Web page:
What I am not talking about is being in ministry and having bad days, weeks and even months were you think I could probably do something else or even dream of other jobs. But, when you get into those seasons (and you will) will you be able to say: No, I am compelled to do this! I was called to do this! I was made to do this!
This is a serious question, because many people who were genuinely called into the pastorate left, not because they were wrong about their call, but because they burn out and lost that vision. So, ministry can and in many cases is not for the faint of heart, so make sure you are called.
I would recommend these articles to read over as they will help give some preparation, thought and hard reality of the pastorate that you should consider before entering the ministry
THESE 9 THINGS COULD REVOLUTIONIZE YOUR MINISTRY
THESE 7 PRACTICAL TIPS WILL KEEP PASTORS ENCOURAGED AND HEALTHY IN MINISTRY
WHY DO SO MANY PASTORS LEAVE THE MINISTRY? THE FACTS WILL SHOCK YOU
Now, let me encourage you after some of those sober words. Ministry can be one of the most fulfilling things anyone can do with their life. Like anything, if you are wired and called to be in vocational ministry, then you will be doing what you were made to do. In the same way that a school teacher must teach, a writer must write and a painter paint, I feel compelled to be a pastor and know this is what I need to be doing.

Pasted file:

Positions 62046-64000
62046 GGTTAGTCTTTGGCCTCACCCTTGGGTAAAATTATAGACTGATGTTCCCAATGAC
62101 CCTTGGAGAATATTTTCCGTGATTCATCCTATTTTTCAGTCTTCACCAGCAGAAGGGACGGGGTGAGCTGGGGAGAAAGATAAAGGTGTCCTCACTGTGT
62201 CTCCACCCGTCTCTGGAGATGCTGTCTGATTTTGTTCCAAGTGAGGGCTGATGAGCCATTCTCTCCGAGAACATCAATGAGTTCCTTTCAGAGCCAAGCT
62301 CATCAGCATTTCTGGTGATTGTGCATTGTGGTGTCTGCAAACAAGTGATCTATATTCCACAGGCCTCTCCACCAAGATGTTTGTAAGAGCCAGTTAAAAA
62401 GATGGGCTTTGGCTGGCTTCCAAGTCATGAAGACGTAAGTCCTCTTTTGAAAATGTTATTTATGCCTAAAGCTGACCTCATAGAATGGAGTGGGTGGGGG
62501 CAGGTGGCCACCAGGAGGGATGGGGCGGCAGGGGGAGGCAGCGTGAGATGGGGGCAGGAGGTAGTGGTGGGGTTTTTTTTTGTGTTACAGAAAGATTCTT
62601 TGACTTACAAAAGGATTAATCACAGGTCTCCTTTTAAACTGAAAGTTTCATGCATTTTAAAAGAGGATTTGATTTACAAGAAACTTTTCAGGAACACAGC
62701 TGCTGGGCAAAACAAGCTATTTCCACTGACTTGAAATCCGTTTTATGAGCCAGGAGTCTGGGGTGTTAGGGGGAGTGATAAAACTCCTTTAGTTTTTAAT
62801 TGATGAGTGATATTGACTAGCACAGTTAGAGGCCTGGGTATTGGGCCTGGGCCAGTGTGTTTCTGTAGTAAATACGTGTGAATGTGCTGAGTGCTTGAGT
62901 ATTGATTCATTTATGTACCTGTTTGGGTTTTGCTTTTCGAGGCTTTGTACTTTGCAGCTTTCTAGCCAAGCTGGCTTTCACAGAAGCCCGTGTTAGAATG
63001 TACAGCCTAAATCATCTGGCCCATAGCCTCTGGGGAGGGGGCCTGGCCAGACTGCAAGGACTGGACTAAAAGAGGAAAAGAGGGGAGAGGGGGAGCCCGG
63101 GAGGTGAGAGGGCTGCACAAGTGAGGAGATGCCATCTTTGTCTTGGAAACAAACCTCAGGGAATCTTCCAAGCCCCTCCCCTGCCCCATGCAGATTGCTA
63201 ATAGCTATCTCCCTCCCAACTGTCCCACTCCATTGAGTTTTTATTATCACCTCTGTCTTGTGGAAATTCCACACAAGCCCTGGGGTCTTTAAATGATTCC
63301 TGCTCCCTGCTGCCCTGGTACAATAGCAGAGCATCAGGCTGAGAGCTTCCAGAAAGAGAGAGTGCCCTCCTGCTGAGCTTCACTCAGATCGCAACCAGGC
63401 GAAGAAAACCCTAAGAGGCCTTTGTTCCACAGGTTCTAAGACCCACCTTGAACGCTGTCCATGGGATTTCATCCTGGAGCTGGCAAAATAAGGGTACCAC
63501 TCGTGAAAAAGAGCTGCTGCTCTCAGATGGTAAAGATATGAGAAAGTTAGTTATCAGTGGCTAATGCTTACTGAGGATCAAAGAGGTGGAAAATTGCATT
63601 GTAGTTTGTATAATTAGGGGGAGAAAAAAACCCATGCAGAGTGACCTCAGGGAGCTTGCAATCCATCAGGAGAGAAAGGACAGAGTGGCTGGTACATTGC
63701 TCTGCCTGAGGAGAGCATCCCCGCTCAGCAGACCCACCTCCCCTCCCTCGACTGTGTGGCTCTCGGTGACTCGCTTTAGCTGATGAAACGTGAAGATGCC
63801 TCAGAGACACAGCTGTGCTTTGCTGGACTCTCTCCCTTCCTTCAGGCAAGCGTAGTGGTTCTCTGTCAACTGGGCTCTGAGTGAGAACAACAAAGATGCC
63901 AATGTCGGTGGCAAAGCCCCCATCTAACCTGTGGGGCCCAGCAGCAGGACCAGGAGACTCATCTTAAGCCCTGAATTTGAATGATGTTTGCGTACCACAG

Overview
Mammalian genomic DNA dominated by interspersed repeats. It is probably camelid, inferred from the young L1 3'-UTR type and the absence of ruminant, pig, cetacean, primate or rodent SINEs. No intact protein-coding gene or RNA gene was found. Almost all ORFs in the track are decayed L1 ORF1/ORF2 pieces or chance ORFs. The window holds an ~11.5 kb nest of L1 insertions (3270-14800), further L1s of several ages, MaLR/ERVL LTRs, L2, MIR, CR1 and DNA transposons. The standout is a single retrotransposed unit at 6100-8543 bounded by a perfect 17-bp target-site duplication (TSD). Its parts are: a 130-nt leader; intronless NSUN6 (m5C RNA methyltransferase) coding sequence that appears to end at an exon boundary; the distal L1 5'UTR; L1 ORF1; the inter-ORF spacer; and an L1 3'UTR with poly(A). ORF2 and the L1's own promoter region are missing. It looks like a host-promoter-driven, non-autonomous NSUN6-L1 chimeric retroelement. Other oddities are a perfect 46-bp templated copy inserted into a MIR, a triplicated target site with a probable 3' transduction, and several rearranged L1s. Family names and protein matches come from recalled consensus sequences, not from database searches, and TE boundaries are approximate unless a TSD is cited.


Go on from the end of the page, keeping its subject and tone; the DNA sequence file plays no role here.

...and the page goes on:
Times do get tough and there are trials and rough seasons, but I know I am doing what I am called to do and I can't wait to get to work and do it and be it. I had all the criteria listed above in my life and maybe others will have more and others less. This isn't a perfect science, but wrestle with it, while not over-thinking it.
It is about being confident about this decision, rather than having absolute certainty. There will be doubts, fears, uncertainty, and questions. There will be days you will question that calling and you will need those moments to remember when that verse came to you and pointed you towards this place, or those people who spoke into your life and confirmed that call and ultimately that the Spirit drew you to the ministry. It will be a stake in the ground that you can look back at and say: No, I know I was called this is what I was built to do.
Maybe that calling will take different forms in different seasons, and maybe they won't always be paid positions. Maybe you will have to tweak your job description, position or even church to better fit your skill set or even find an environment that you can thrive in, but you will be confident about that calling.
In the end you will simply need to make a choice. You can wrestle with this until the cows come home, but you need to move in some direction and let God direct you and you direct yourself. I hope this encourages you, helps give clarity and also brings some soberness to help weigh it all in figuring this all out.
To everyone reading, please feel free to ask more questions in the comment section, add some thoughts and wisdom and share this on twitter and facebook and lets keep the conversation going.
CONNECT WITH US
SUBSCRIBE VIA EMAIL
Privacy: We hate spam as much as you, so we will never share your e-mail address with anyone.
SUBSCRIBE TO THIS BLOGS RSS FEED
AND GET ARTICLE UPDATES